Jeff: First of all, if a seller is any good then they are probably able to sell you in the interview. An interview, after all, is a lot like a sales call, and they are presumably selling their favorite product. In addition, there is a certain amount of over-promising and embellishing that is generally considered acceptable within an interview (much like political campaigns). So it is awfully hard to determine how likely a candidate will be from the answers they give in an interview. Therefore, a lot of business owners make bad hiring decisions the first couple of times they attempt to hire a seller and eventually give up.
Another challenge is that salespeople need to be actively managed, and most CEO’s either don’t know how to effectively do that or don’t want to. Accountability to revenue goals and prospecting behavior are best practices that many owners tend to shy away from. So many small organizations find it nearly impossible to scale a sales organization without simultaneously making a commitment to professional sales management.
Shawn: That’s interesting. Following on that idea, what are some of your recommendations for how business owners can get better at hiring for the sales position?
Jeff: I believe that the best predictor of future success is past success, particularly success in a similar role and industry. The first thing that owners should do is create their Ideal Candidate Profile (ICP), which describes the traits that will be interviewed against. Then, develop questions to test for these traits. If one of your traits is “self-motivated,” don’t ask them if they are self-motivated. Ask them to tell you about a time in which they faced tremendous challenges and their self-motivation enabled them to overcome tough odds and accomplish their goal. Be resolute to not accept vague answers. They should be able to describe a situation specifically if they are in fact “self-motivated.” Lastly, assess your final candidates. Use some form of online testing to gain empirical data about the candidate. I use the DISC and Devine assessments for my clients, but there are a lot of good options out there.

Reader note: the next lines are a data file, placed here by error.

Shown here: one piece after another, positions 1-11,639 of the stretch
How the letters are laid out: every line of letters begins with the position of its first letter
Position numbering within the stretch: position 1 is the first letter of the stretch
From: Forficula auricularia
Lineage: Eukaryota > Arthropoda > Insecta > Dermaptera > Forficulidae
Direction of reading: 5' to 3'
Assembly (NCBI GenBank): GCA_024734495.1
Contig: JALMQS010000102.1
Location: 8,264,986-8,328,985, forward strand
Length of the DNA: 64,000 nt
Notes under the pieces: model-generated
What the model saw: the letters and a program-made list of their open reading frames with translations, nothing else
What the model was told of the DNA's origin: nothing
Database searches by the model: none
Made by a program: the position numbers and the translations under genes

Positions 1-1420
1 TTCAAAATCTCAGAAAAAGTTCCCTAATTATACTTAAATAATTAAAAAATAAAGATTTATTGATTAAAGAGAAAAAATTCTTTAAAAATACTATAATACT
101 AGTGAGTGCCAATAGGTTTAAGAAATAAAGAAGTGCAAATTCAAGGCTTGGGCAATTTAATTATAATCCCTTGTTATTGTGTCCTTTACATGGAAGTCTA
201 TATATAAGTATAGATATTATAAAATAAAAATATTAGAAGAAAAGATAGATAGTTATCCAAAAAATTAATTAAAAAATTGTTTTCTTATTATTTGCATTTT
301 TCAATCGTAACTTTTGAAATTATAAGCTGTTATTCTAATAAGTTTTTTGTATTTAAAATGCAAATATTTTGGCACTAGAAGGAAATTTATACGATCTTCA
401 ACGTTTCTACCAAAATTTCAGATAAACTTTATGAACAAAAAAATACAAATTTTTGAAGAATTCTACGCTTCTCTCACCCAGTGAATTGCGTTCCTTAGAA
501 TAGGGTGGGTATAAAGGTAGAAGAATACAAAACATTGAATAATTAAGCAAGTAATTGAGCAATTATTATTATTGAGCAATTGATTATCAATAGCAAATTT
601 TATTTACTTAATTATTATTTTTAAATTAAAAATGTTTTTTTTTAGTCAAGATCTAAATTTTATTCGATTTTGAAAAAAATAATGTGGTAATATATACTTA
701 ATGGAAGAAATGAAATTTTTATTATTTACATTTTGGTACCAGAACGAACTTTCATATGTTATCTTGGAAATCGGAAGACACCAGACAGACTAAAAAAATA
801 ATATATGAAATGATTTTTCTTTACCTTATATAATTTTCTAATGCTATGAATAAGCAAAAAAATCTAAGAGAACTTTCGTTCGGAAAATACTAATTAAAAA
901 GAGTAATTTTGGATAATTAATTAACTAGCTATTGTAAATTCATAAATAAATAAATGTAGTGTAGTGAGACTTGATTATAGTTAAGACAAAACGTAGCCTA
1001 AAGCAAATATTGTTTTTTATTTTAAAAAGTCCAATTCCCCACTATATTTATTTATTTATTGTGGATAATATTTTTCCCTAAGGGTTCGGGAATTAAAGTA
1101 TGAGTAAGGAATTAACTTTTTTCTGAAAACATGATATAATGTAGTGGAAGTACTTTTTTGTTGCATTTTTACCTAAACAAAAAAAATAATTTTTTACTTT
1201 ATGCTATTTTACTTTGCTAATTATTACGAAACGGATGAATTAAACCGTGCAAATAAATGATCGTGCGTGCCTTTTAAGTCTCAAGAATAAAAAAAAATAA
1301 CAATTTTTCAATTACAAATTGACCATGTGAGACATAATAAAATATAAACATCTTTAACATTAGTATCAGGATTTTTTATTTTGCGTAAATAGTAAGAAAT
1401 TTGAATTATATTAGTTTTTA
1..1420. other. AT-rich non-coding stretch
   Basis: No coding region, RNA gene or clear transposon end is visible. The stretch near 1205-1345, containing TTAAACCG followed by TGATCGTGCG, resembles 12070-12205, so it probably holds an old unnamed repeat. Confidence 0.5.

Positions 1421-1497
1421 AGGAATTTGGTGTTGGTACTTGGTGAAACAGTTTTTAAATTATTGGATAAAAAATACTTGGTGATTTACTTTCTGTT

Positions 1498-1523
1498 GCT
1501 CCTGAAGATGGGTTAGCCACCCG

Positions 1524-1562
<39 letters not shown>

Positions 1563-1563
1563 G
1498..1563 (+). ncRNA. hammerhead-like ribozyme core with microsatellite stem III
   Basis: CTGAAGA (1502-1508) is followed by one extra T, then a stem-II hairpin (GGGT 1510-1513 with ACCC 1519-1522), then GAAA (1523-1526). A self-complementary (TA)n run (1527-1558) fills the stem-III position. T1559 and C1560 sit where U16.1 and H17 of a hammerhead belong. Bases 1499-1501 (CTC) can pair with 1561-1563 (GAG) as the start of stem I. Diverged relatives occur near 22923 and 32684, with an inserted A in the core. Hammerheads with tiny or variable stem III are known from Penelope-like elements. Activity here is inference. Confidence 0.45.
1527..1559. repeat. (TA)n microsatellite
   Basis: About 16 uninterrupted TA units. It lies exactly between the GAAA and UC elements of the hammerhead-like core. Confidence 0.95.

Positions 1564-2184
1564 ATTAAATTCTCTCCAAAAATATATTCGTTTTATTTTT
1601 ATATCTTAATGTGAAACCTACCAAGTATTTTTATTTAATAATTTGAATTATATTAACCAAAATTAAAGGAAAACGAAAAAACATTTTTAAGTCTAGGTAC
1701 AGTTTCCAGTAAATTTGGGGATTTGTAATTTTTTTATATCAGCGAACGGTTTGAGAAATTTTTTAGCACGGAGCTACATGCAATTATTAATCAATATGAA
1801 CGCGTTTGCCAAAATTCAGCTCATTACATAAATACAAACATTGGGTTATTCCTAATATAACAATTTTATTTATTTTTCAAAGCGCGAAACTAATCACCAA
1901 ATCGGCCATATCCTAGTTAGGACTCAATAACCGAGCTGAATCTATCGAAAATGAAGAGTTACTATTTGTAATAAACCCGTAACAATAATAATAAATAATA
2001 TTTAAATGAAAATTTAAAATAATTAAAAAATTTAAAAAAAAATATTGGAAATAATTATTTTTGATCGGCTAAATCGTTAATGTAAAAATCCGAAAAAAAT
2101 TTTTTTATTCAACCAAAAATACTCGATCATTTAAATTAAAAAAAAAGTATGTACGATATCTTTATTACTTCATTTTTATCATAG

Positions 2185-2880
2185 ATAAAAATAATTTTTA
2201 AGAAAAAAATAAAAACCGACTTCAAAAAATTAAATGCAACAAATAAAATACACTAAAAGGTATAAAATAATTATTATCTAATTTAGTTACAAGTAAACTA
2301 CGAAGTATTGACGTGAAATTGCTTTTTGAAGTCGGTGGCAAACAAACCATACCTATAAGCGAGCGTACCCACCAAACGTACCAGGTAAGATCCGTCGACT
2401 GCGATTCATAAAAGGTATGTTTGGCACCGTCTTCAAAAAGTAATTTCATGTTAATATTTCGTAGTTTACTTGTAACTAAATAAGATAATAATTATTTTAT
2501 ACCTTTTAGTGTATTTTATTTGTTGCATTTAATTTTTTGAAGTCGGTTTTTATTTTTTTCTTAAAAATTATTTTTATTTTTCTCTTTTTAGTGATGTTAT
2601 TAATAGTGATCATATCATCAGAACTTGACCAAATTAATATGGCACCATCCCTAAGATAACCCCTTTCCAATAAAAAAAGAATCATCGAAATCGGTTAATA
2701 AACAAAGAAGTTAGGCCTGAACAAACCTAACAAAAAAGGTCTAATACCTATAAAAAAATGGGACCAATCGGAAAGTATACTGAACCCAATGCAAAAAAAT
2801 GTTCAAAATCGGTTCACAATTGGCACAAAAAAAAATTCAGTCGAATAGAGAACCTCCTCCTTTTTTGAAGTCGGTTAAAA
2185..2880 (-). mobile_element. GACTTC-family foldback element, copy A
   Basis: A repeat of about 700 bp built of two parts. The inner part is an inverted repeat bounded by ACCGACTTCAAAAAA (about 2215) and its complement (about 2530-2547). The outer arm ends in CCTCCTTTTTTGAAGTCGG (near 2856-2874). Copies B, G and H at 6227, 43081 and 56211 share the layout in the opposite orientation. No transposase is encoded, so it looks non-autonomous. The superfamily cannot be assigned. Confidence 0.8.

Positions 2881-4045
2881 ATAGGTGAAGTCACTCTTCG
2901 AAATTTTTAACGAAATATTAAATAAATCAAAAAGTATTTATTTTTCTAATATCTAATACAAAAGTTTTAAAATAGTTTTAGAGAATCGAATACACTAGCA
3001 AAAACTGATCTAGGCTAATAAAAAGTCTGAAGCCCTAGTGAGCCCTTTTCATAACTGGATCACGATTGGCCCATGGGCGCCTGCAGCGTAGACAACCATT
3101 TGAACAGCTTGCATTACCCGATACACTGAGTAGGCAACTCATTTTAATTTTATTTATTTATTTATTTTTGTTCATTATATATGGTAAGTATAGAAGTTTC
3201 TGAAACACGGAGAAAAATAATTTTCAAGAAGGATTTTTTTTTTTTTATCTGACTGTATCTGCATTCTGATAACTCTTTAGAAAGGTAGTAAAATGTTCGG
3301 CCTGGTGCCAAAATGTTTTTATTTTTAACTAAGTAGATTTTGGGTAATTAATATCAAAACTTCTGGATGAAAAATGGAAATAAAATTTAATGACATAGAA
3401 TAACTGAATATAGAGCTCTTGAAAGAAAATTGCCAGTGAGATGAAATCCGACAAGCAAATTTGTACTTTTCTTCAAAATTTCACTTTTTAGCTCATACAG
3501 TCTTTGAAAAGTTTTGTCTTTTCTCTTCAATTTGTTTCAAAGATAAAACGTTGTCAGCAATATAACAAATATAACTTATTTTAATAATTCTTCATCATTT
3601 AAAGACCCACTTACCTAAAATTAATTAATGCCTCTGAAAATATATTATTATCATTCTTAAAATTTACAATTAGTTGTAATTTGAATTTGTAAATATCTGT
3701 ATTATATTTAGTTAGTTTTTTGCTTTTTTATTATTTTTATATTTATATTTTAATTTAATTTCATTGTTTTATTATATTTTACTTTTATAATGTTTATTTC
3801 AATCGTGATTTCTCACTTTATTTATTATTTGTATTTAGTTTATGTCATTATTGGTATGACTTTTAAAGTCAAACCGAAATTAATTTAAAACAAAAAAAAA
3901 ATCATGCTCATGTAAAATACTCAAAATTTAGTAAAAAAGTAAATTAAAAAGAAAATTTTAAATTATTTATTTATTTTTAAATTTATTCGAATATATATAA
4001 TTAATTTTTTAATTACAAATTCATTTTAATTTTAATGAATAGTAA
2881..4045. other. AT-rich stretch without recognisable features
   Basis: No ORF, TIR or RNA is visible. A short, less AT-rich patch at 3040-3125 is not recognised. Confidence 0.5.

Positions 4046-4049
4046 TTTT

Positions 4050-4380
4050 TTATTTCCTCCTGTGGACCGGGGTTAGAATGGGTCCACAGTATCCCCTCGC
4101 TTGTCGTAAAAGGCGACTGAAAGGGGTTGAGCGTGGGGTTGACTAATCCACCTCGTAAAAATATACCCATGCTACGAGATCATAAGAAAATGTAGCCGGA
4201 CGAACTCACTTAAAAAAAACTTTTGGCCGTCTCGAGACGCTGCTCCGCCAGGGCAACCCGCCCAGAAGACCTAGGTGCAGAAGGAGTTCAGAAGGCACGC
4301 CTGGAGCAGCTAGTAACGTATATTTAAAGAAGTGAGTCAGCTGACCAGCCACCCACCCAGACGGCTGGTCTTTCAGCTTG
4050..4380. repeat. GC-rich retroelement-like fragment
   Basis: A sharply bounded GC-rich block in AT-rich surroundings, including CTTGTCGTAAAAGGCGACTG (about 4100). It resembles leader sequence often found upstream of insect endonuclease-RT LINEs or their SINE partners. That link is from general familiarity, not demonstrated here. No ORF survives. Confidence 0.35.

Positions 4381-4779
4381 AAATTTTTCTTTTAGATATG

Shawn: Let’s talk about red flags. One of your services is sales training – I’m wondering how a business owner can tell the difference between a sales professional who might need help through training and one who simply isn’t the right fit for the job? In other words, what should leaders look for to know that their team needs help through training vs the “red flags,” that mean they’ve hired the wrong person for the job?